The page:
Office for iPad makes Apple's tablet even more attractive to businesses

With the release of Office for iPad, Microsoft may just have made Apple's iPad the ultimate worker's tablet.


Microsoft has removed perhaps the biggest obstacle to full iPad integration into the business world's workflow--full Office support.

For several years, Apple has offered its own iWork suite of applications - Pages, Numbers and Keynote - for the iPad, just last Fall CEO Tim Cook decided to make iWork, both for iOS and the Mac, free for new device purchasers. Apple's productivity suite works very well, but interoperability with Office was always an issue.

Sure, simple text documents and spreadsheets transferred over just fine, but for users with more complicated forms, special document layouts and templates, or anything even remotely complicated in Excel, iWork simply wouldn't cut it. There were third-party solutions for the iPad like Documents To Go, but it always seemed like there should have been something better.

With Office for iPad, now there is.

Bridging the Office/iPad divide

Word, Excel and PowerPoint for iPad are well-built iOS applications, surprisingly (or not), significantly better than the Office applications Microsoft built for its Surface tablets. They seamlessly integrate with Microsoft's OneDrive cloud storage system, allowing individuals and businesses easy backup and sharing of files, including collaboration (sort of) and the ability to save a file and open it on nearly any platform: Mac, PC, tablet or smartphone.


Where Office really shines is for power users and business users who use Office on the desktop or frequently exchange Office documents with others. I have heard from a number of friends who have struggled to integrate the iPad into their workflow, that using iWork was somewhat like trying to be a Mac user in the late 1990's. For many, it just wasn't worth the trouble.

Check out our gallery - Microsoft Office for iPad: Screenshots of Word, Excel, and PowerPoint

Now, however, they can quickly and easily move files from the PC or Mac versions of Office to the iPad, whether through email or through Microsoft's OneDrive.


In my limited testing, I haven't seen any major issues when opening or editing files from the PC version of Office on the iPad. There have been a couple of font-related problems, but for the most part it's smooth sailing, something that was often not the case in iWork. Power users with extremely long documents - think book-length or 20k-row spreadsheets -- may see mixed results, but it's much better than what users will see in competing iPad applications, or perhaps apps on any tablet.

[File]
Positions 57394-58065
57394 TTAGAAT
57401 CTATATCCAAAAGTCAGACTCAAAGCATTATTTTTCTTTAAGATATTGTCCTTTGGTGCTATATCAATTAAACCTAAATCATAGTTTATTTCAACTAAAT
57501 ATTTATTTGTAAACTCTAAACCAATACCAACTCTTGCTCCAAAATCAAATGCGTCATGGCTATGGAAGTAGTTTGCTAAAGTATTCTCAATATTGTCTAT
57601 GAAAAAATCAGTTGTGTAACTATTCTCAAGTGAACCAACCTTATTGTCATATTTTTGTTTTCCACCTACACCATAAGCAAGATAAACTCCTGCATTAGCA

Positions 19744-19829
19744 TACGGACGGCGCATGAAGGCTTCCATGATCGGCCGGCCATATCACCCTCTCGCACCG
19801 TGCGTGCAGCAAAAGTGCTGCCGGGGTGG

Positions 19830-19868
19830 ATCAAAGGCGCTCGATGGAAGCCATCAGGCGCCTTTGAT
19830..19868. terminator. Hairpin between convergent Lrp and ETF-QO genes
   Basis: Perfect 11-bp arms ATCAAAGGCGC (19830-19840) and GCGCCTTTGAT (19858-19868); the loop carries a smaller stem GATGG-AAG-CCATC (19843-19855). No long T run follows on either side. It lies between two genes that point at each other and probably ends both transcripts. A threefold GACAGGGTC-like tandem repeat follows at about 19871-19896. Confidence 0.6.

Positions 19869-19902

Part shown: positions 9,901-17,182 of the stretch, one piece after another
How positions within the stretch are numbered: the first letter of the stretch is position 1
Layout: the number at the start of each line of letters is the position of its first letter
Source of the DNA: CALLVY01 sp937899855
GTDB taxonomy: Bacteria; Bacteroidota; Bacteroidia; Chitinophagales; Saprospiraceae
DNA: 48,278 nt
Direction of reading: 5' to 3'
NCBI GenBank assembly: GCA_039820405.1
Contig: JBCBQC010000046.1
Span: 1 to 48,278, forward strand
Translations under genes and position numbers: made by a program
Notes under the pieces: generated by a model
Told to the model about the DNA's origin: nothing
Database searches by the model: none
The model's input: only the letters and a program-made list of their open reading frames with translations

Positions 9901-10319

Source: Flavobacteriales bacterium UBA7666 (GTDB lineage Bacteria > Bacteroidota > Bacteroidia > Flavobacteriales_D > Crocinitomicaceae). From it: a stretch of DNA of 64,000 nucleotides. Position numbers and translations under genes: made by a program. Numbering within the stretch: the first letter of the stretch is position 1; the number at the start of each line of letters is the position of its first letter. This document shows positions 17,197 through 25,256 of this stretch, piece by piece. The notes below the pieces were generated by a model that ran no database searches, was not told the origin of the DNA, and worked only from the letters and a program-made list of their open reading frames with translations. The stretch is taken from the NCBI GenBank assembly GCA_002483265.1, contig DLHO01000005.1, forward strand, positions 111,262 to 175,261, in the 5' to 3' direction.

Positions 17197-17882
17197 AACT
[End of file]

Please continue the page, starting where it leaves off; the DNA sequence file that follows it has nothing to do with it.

Microsoft's engineers have included a few unique features for tablet users. During PowerPoint presentations, for example, the presenter can draw on the screen or use a "laser pointer" to quickly illustrate certain points.


Office 365 subscription required to create/edit docs

There is no charge to download Office for iPad. Viewing documents and giving presentations is also totally free. An Office 365 subscription is however, required to create and edit files.

Microsoft offers a $10/month or $100/year Office 365 Home Premium subscription that includes licenses for five PCs or Macs plus five mobile devices including the iPad (the iPhone edition of Office is free for all users). There are also a multitude of small, midsize and enterprise subscription offerings for Office 365. The company will be launching a new Office 365 Personal subscription for $7/month or $70/year that includes one desktop PC or Mac license plus one tablet license, perfect for a sole-proprietor who doesn't have a house or office of devices to cover.

Though Microsoft's pricing is reasonable, those without a strong connection to Office may be inclined to stick with Apple's free iWork apps. For those who want to try-before-they-buy, Microsoft does offer a one-month free trial of Office 365 Home Premium.

Getting the best of both worlds

When it was first released, many people, including then-CEO of Microsoft Steve Ballmer, dismissed the iPad as a content-consumption tool. These days, that's far from true. The iPad is the tablet of choice for many businesses. And finally, choosing the iPad doesn't mean giving up on Office.

Microsoft Office for iPad is available for download via the App Store.